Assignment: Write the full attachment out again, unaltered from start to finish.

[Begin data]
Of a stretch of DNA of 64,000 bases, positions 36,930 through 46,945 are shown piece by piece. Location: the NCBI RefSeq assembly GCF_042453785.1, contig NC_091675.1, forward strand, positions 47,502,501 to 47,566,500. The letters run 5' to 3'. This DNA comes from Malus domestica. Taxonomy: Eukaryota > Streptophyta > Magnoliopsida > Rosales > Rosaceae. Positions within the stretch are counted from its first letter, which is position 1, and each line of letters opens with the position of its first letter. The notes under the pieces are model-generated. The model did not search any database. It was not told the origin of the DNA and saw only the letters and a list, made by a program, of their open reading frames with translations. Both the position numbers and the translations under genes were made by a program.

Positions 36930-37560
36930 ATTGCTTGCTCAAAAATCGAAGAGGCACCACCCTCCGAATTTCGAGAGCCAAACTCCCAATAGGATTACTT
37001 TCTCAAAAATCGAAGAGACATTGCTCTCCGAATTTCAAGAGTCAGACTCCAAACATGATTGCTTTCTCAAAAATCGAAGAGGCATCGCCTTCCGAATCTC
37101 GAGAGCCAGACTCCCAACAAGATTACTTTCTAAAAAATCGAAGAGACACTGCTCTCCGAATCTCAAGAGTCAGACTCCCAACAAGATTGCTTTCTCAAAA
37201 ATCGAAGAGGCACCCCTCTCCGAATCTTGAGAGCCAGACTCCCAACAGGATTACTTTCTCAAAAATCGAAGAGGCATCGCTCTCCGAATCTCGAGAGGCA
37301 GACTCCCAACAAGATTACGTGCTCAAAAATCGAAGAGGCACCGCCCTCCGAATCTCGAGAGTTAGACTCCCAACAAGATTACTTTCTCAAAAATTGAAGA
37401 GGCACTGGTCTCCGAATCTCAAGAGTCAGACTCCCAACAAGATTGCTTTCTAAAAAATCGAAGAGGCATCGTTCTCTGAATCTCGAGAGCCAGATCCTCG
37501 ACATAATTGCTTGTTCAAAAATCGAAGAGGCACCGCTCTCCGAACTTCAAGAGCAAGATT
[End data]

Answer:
Of a stretch of DNA of 64,000 bases, positions 36,930 through 46,945 are shown piece by piece. Location: the NCBI RefSeq assembly GCF_042453785.1, contig NC_091675.1, forward strand, positions 47,502,501 to 47,566,500. The letters run 5' to 3'. This DNA comes from Malus domestica. Taxonomy: Eukaryota > Streptophyta > Magnoliopsida > Rosales > Rosaceae. Positions within the stretch are counted from its first letter, which is position 1, and each line of letters opens with the position of its first letter. The notes under the pieces are model-generated. The model did not search any database. It was not told the origin of the DNA and saw only the letters and a list, made by a program, of their open reading frames with translations. Both the position numbers and the translations under genes were made by a program.

Positions 36930-37560
36930 ATTGCTTGCTCAAAAATCGAAGAGGCACCACCCTCCGAATTTCGAGAGCCAAACTCCCAATAGGATTACTT
37001 TCTCAAAAATCGAAGAGACATTGCTCTCCGAATTTCAAGAGTCAGACTCCAAACATGATTGCTTTCTCAAAAATCGAAGAGGCATCGCCTTCCGAATCTC
37101 GAGAGCCAGACTCCCAACAAGATTACTTTCTAAAAAATCGAAGAGACACTGCTCTCCGAATCTCAAGAGTCAGACTCCCAACAAGATTGCTTTCTCAAAA
37201 ATCGAAGAGGCACCCCTCTCCGAATCTTGAGAGCCAGACTCCCAACAGGATTACTTTCTCAAAAATCGAAGAGGCATCGCTCTCCGAATCTCGAGAGGCA
37301 GACTCCCAACAAGATTACGTGCTCAAAAATCGAAGAGGCACCGCCCTCCGAATCTCGAGAGTTAGACTCCCAACAAGATTACTTTCTCAAAAATTGAAGA
37401 GGCACTGGTCTCCGAATCTCAAGAGTCAGACTCCCAACAAGATTGCTTTCTAAAAAATCGAAGAGGCATCGTTCTCTGAATCTCGAGAGCCAGATCCTCG
37501 ACATAATTGCTTGTTCAAAAATCGAAGAGGCACCGCTCTCCGAACTTCAAGAGCAAGATT